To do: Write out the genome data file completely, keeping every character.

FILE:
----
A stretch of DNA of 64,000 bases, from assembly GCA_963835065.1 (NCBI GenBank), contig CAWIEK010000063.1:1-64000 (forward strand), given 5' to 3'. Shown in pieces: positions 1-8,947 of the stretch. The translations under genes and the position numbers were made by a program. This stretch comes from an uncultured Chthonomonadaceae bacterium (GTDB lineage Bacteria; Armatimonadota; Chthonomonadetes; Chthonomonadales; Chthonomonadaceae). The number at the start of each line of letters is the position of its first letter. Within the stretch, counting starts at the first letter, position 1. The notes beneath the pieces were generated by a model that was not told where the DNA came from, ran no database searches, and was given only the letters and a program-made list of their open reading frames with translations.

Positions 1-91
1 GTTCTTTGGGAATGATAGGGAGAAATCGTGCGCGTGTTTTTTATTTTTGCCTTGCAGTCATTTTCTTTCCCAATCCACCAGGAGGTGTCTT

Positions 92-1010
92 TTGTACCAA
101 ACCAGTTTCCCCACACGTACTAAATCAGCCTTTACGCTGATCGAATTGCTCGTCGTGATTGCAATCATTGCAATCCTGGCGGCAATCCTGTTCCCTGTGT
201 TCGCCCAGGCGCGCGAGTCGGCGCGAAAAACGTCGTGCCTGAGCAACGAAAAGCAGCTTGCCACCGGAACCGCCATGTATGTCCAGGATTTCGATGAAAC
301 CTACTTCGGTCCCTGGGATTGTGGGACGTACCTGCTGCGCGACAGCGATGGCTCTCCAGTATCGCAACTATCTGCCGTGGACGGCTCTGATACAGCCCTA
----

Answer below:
A stretch of DNA of 64,000 bases, from assembly GCA_963835065.1 (NCBI GenBank), contig CAWIEK010000063.1:1-64000 (forward strand), given 5' to 3'. Shown in pieces: positions 1-8,947 of the stretch. The translations under genes and the position numbers were made by a program. This stretch comes from an uncultured Chthonomonadaceae bacterium (GTDB lineage Bacteria; Armatimonadota; Chthonomonadetes; Chthonomonadales; Chthonomonadaceae). The number at the start of each line of letters is the position of its first letter. Within the stretch, counting starts at the first letter, position 1. The notes beneath the pieces were generated by a model that was not told where the DNA came from, ran no database searches, and was given only the letters and a program-made list of their open reading frames with translations.

Positions 1-91
1 GTTCTTTGGGAATGATAGGGAGAAATCGTGCGCGTGTTTTTTATTTTTGCCTTGCAGTCATTTTCTTTCCCAATCCACCAGGAGGTGTCTT

Positions 92-1010
92 TTGTACCAA
101 ACCAGTTTCCCCACACGTACTAAATCAGCCTTTACGCTGATCGAATTGCTCGTCGTGATTGCAATCATTGCAATCCTGGCGGCAATCCTGTTCCCTGTGT
201 TCGCCCAGGCGCGCGAGTCGGCGCGAAAAACGTCGTGCCTGAGCAACGAAAAGCAGCTTGCCACCGGAACCGCCATGTATGTCCAGGATTTCGATGAAAC
301 CTACTTCGGTCCCTGGGATTGTGGGACGTACCTGCTGCGCGACAGCGATGGCTCTCCAGTATCGCAACTATCTGCCGTGGACGGCTCTGATACAGCCCTA